Outside information questioning Kim's legitimacy can be response to N.K. cyber attacks: CSIS report
WASHINGTON, Jan. 27 (Yonhap) -- Penetrating outside information into North Korea questioning the legitimacy of leader Kim Jong-un should be considered as a key means to retaliate against and curb the communist nation's cyber attacks, a U.S. think tank said.
The Center for Strategic and International Studies (CSIS) made the suggestion in a report on policy suggestions on how to counter the North's cyber operations, saying reponding to cyber attacks with cyber attacks won't be effective because the North isn't as dependent on networks as South Korea and the U.S. are.
"Therefore, responses should be tailored to leverage North Korea's specific weaknesses and sensitivities," said the report released this week. "North Korea has unique asymmetric vulnerabilities as well, especially to outside information that attacks the legitimacy of the regime."
North Korea maintains a tight lid on outside information in an attempt to keep its hunger-stricken 24 million people in the dark about how terrible conditions they are in and how bad their leaders are. The regime tolerates no criticism of its leader.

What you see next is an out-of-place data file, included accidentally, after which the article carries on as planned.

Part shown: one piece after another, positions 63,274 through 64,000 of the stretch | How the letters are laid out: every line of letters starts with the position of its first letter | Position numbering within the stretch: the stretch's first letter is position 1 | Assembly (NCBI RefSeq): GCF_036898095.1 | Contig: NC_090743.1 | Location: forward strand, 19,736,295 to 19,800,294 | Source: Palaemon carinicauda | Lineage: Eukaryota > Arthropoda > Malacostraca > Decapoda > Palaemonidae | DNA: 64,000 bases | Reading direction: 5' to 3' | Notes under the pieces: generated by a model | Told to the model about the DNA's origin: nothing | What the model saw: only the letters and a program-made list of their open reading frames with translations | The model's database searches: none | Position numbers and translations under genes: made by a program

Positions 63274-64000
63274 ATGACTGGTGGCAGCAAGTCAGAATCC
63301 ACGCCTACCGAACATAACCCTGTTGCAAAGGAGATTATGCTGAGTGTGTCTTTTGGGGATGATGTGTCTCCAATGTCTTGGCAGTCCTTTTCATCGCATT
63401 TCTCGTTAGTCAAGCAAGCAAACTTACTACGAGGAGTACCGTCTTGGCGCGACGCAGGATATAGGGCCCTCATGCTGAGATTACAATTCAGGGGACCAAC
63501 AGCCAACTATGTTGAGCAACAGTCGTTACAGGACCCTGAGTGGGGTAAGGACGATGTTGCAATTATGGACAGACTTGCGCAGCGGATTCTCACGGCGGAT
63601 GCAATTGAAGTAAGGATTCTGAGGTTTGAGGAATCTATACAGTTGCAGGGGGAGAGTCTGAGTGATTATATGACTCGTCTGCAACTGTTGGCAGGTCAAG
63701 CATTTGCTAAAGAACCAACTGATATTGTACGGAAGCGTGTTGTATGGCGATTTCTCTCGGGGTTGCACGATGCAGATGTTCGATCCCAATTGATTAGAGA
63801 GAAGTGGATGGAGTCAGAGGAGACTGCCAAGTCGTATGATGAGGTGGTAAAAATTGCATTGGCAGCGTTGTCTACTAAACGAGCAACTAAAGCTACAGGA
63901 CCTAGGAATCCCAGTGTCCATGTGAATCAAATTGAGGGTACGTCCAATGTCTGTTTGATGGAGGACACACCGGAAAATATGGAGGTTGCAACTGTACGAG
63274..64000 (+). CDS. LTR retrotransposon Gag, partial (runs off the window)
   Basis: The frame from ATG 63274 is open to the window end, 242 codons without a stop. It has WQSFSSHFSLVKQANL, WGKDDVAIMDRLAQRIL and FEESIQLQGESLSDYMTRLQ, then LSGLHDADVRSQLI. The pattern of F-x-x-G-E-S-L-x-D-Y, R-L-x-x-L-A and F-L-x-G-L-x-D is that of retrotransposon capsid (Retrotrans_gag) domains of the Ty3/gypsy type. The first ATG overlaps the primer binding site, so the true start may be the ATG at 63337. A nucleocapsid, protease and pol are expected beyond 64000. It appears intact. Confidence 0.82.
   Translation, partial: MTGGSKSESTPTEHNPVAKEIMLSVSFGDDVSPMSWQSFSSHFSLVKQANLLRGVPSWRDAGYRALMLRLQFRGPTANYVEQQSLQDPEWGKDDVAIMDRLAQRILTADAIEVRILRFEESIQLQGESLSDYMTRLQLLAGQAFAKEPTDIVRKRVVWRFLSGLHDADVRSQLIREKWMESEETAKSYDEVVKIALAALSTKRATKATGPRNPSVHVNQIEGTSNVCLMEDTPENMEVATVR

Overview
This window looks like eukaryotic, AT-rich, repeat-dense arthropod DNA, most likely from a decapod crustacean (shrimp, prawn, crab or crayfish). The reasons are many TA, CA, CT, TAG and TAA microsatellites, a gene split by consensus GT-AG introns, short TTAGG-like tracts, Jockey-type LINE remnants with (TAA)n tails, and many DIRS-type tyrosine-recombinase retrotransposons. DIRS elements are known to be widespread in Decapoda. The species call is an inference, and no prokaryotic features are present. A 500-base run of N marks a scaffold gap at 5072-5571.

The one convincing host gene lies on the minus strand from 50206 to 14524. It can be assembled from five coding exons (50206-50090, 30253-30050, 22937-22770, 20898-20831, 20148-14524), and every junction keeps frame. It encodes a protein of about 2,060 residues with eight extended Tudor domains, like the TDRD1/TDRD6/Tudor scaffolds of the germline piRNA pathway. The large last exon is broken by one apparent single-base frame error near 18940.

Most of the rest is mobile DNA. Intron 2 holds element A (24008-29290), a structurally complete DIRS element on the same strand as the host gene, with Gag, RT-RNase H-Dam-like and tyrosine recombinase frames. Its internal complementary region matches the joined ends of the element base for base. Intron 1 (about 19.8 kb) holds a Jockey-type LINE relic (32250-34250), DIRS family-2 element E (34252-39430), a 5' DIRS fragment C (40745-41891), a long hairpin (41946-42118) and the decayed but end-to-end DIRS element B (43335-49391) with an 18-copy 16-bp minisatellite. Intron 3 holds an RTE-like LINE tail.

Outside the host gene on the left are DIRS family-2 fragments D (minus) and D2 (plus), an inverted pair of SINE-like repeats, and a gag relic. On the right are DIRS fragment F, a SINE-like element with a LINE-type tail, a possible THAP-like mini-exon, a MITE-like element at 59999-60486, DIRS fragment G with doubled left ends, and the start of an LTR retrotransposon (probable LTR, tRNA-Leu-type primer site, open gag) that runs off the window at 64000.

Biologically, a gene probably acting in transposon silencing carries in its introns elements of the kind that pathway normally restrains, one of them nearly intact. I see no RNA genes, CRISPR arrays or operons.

"The DPRK government is known to oppose the consumption of South Korean and foreign media such as news, dramas, music and the like. Additionally North Korea has publicly expressed sensitivity to criticism and perceived defamation regarding the character of its leadership and the Kim family in particular," the report said.
"The deliberate introduction of additional media and information into North Korea's networks and population may serve as a potent means of responding to cyber attacks without resorting to use of force, armed attacks or countermeasures," it said.
It also recommended that the U.S. and South Korea should develop contingency plans for a range of scenarios involving North Korean cyber attacks, and those scenarios should not be limited only to cyber operations because cyber attacks can be conducted alongside conventional operations.
"The United States and ROK should be prepared to react to mixed provocations that will not and should not elicit responses purely in cyber space," it said.